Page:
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Politics

Media Outlets Sue McCrory For Public Records

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North Carolina’s largest newspapers are among the media outlets and advocacy groups suing the McCrory administration for violating the state’s public records law.

That law requires the government to hand over most documents to citizens that request them—from e-mails to invoices.

Requests for records are a standard part of journalism investigations, but Raleigh News & Observer executive editor John Drescher argues a more fundamental purpose.

“Government needs to have a watchdog on it,” Drescher says. “Government operates better when there’s transparency, when the public can see what its government is doing.”

The News & Observer is among the outlets suing the McCrory administration for obstructing access to public records. Others include the Charlotte Observer, Raleigh TV stations WRAL and WNCN, and two advocacy groups—the Southern Environmental Law Center and the left-leaning NC Justice Center.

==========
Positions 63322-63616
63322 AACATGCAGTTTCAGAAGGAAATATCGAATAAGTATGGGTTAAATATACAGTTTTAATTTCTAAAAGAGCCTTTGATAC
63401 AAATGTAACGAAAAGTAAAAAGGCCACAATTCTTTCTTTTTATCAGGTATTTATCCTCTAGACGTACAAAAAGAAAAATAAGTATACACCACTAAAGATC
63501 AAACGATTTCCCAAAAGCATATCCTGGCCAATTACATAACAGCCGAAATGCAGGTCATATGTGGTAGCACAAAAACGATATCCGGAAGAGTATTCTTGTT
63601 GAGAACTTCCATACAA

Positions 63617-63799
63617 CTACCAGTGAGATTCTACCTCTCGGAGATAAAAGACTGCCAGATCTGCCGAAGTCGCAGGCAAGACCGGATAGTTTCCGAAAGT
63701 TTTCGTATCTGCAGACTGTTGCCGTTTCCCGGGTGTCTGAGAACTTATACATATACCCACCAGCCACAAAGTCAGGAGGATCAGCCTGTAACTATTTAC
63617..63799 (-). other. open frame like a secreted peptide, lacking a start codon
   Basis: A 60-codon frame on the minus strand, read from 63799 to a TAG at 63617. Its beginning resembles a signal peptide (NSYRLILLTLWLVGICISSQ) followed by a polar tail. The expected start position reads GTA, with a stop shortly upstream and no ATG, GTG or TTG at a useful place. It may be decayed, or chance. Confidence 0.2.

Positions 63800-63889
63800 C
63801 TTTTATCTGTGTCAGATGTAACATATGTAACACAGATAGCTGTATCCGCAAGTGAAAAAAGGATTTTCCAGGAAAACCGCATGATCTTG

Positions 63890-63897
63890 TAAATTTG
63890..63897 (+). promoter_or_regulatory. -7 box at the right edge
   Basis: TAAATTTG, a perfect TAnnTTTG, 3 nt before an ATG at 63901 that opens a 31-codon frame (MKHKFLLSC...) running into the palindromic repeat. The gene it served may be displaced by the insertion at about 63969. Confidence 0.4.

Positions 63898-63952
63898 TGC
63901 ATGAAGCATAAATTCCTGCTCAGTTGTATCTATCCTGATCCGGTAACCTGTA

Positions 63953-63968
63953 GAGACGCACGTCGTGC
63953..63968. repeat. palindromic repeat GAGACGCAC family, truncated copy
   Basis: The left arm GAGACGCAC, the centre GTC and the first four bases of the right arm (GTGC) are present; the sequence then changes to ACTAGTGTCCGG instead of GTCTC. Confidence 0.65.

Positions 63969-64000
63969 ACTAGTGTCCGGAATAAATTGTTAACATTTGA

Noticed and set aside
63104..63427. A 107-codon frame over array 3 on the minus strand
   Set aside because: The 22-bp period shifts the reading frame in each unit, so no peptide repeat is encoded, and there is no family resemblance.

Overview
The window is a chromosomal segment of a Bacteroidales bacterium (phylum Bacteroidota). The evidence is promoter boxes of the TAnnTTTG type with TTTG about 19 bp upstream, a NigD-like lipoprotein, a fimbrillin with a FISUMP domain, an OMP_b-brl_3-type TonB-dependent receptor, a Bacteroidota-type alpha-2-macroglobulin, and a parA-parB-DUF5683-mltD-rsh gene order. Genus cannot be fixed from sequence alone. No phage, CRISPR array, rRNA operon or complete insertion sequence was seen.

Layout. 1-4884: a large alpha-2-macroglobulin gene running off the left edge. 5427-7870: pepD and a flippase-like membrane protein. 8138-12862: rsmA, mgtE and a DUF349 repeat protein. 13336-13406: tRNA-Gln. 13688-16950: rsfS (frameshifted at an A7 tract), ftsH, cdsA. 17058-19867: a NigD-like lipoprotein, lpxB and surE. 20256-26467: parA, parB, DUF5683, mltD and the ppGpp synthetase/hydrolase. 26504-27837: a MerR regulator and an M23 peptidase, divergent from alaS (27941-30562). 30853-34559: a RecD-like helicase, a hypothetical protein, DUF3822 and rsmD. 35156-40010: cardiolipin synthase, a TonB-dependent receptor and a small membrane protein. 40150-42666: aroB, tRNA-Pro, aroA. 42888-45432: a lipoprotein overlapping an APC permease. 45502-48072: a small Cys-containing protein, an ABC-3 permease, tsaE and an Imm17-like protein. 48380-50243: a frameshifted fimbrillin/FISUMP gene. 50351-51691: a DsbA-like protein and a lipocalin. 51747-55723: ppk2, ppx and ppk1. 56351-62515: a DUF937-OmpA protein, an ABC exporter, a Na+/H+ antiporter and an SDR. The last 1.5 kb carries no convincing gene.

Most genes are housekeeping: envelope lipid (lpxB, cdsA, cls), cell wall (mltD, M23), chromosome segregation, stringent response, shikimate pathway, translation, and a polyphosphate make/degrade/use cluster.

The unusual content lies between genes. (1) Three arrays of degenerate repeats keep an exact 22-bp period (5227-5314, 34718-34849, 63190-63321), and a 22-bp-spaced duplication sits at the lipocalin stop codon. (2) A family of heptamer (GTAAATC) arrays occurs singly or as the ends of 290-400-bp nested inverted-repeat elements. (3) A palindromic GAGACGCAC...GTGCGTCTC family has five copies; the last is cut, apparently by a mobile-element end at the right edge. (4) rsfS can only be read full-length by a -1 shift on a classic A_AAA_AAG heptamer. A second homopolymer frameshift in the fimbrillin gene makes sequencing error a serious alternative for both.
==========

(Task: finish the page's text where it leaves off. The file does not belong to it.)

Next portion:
The lawsuit accuses the administration of holding onto records for more than a year after receiving requests for them and threatening to charge unnecessary fees.

In a statement released last night, the governor’s office says it has struggled to keep up with more than 22,000 public records request. The statement called the lawsuit “exploitation” by “liberal news media.”

In 2008, the newspapers joined a public records lawsuit with the conservative John Locke Foundation against Democratic governor Mike Easley.